“What the hell do you think you’re doing?” The words boomed out even over the hubbub of the crowded airport. Nancy instinctively ducked her head and pulled Bobby closer to her side. He won’t dare to hit us here, she told herself. Not with all these people watching. I just have to make sure we get on that plane. She didn’t answer or look up, but she was intensely aware of his fists clenched at his side as he stood in front of her spot on the crowded bench. She concentrated on those fists hovering at eye level in front of her face, the red gold hairs curled on the back of his hands, as Bobby’s little body trembled against her side.
She watched as Rob opened his big hands and rubbed them up and down on his pants legs. He dropped down, squatting in front of her. “Babe, look at me! Just come on back home and we’ll work it out. Okay?” The boom was gone. He was using the soft, gentle tone she no longer trusted. She didn’t answer.
“You can’t make it by yourself. You know that, don’t you? I pay the rent. I buy the groceries. Do you want Bobby to go hungry, like he did last time?”
Nancy quaked in the face of his low voiced threat, but the airport speakers saved her: “Boarding For Flight 216 To Los Angeles.”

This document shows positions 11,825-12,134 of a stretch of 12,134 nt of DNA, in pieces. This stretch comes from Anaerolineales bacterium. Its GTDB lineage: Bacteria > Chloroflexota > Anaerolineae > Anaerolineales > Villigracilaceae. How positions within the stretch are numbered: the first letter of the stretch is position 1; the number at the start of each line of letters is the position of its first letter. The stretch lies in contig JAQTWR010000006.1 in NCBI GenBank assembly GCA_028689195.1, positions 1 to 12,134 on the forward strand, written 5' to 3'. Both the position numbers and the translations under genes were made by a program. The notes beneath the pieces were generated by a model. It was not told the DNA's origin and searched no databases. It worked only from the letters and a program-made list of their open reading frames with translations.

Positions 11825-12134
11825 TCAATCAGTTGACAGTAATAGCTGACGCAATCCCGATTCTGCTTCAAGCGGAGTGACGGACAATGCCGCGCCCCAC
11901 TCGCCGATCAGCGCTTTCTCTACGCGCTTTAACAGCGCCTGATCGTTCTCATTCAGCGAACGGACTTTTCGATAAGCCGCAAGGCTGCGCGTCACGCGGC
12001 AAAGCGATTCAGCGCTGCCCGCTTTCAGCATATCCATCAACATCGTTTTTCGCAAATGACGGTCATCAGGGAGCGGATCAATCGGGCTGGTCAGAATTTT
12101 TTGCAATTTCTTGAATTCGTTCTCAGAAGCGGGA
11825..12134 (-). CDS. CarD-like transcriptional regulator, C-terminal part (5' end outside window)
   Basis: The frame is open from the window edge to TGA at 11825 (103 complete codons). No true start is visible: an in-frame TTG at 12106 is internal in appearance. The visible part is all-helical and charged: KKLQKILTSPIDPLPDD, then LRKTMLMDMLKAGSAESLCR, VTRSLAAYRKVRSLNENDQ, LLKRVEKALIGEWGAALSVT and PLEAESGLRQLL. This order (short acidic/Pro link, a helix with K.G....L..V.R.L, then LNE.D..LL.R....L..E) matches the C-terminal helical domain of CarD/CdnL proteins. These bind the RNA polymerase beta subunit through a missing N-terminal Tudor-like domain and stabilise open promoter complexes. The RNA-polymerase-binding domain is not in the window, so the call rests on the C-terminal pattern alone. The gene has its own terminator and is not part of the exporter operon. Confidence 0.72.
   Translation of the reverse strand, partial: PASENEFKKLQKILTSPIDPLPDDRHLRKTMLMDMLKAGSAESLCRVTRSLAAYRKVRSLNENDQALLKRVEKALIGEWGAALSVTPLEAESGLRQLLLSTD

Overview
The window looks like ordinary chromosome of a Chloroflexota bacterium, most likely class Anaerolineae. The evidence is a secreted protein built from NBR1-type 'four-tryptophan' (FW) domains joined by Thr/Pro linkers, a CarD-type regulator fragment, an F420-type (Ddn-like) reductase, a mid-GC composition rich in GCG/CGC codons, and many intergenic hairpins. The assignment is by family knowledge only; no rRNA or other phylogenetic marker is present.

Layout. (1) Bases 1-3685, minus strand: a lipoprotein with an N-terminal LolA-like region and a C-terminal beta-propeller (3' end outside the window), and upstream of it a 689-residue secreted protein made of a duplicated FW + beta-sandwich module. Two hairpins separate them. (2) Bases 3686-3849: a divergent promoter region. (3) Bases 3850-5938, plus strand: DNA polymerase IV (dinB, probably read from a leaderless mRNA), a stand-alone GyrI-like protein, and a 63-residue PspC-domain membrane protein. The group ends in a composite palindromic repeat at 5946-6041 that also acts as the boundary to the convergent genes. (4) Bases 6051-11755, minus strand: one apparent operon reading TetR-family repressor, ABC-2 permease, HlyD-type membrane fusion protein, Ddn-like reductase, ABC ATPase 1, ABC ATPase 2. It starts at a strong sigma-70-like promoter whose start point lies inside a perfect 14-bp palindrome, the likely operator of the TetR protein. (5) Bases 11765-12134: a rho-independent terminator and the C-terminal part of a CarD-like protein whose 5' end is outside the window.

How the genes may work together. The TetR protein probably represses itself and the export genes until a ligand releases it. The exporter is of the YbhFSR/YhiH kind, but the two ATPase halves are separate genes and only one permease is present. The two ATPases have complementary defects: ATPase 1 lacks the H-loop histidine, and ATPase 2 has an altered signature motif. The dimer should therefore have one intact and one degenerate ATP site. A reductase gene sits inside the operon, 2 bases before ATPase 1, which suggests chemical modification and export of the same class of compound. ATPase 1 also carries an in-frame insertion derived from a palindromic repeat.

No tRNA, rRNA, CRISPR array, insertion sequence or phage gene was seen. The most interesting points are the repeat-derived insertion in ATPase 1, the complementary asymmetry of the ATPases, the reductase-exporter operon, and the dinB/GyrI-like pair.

All around people stood up and began gathering their bags. A young soldier who had been sitting across from Nancy thumped his duffle bag down beside Rob.
“Scuse me, Buddy, but you’re blocking the aisle.”
Rob reluctantly got to his feet and backed away. As soon as he did, Nancy jumped up and started toward the security gate, pulling Bobby along as fast as his short legs could run. The soldier stayed close and an older couple who had been sitting nearby stepped in behind them protectively. Nancy still heard Rob’s final shout.
“Nancy, I have friends in Los Angeles. I’ll find you.”
The flight was blessedly quiet and peaceful. The airline didn’t pass out snacks like they used to, but Nancy was prepared. She fed Bobby saltine crackers saved from their airport lunch and less than an hour into the flight he fell asleep with his head on her lap.
Bobby was still asleep when they landed. Nancy hung her little bag over her shoulder and hoisted him into her arms. The three year old was heavy, but she made her way through the crowds without any trouble to the connecting flight booked in her new name.
She knew she wouldn’t like Los Angeles any better than New York, but there was a live-in hotel job waiting for her in Eureka Springs, Arkansas. She and Bobby would like it there just fine.